· tdd

TDD: Expressive test names

Towards the end of a post I wrote just over a year ago I suggested that I wasn’t really bothered about test names anymore because I could learn what I wanted from reading the test body.

Recently, however, I’ve come across several tests that I wrote previously which were testing the wrong thing and had such generic test names that it wasn’t obvious that it was happening.

The tests in question were around code which partially clones an object but doesn’t copy some fields for various reasons.

Instead of documenting these reasons I had written tests with names like this:

public void ShouldCloneFooCorrectly() { }

public void ShouldSetupFooCorrectly() { }

When we realised that the code wasn’t working correctly, which didn’t happen until QA testing, these test names were really useless because they didn’t express the intent of what we were trying to test at all.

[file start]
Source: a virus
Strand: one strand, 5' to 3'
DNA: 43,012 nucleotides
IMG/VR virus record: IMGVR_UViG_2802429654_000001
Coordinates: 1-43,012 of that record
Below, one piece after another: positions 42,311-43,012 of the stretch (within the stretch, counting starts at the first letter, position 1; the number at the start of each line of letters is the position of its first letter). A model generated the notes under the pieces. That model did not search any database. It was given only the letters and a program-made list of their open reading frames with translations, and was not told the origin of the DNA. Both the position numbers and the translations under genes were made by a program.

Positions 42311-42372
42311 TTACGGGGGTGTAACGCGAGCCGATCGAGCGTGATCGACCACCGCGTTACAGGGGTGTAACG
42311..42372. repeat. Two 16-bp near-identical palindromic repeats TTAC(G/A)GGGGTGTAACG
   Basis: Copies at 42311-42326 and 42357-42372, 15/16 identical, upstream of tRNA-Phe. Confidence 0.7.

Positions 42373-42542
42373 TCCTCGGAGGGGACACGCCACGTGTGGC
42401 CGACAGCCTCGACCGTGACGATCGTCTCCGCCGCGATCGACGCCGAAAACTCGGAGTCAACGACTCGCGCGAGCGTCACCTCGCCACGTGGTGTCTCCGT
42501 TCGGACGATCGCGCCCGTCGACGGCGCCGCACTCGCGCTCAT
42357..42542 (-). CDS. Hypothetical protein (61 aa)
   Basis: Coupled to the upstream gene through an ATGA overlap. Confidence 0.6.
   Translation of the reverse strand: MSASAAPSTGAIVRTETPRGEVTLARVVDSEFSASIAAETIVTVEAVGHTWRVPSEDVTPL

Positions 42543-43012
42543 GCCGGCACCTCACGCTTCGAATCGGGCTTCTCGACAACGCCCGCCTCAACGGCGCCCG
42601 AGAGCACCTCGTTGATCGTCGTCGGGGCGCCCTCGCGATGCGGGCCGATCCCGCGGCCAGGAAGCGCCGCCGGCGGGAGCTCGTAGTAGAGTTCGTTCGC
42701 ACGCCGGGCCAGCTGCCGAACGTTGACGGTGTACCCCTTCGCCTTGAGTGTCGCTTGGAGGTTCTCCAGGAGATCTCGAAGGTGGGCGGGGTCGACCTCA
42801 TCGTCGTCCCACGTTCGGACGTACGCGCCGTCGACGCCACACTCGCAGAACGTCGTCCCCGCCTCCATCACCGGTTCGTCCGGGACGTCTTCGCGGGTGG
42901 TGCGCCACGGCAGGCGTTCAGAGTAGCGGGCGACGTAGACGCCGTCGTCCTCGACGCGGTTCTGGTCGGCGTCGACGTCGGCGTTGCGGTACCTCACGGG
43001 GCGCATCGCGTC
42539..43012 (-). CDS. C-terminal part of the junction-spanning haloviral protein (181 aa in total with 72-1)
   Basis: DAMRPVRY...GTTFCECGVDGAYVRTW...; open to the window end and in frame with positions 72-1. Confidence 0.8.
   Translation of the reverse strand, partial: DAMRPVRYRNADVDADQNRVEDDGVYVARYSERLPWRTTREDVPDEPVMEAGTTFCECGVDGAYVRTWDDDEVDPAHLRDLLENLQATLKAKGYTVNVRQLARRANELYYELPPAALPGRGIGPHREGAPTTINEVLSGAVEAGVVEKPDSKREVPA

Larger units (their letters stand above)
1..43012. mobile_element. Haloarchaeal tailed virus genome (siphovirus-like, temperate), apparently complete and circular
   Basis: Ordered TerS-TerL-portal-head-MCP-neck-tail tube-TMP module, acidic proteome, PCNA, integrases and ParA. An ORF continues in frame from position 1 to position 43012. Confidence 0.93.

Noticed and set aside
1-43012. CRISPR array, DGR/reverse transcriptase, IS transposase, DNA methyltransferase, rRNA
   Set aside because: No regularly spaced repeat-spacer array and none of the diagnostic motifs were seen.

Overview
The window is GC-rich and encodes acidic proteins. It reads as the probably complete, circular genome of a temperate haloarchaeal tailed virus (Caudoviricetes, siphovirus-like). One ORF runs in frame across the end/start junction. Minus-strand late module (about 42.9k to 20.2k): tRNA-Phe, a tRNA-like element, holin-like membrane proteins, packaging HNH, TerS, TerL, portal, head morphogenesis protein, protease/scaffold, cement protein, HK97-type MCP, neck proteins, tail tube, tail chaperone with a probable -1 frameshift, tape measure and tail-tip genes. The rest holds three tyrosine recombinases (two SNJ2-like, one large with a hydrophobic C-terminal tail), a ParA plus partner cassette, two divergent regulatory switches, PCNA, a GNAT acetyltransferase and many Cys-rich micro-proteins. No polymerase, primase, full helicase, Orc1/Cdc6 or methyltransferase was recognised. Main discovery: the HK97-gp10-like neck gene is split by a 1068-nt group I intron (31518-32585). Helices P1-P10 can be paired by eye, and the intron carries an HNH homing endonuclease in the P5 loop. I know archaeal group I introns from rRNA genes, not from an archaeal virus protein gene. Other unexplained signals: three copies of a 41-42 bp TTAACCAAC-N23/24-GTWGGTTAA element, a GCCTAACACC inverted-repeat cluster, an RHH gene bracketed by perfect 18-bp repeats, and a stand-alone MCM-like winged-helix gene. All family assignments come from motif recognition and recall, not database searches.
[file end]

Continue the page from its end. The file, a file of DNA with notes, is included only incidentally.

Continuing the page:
Damian and i spent some time writing more fine grained tests which described why the code was written the way it was.

We also changed the name of the test fixture to be more descriptive as well:

public class WhenCloningFooTests
	public void ShouldNotCloneIdBecauseWeWantANewOneAssignedInTheDatabase() { }

	public void ShouldNotCopyCompletedFlagBecauseWeWantTheFooCompletionJobToPickItUp() { 	

It seems to me that these new tests names are more useful as specifications of the system behaviour although we didn’t go as far as you can with some frameworks where you can create base classes and separate methods to describe the different parts of a test.

Despite that I think naming tests in this way can be quite useful so I’m going to try and write more of my tests like this.

Of course it’s still possible to test the wrong thing even if you are using more expressive names but I think it will make it less likely.

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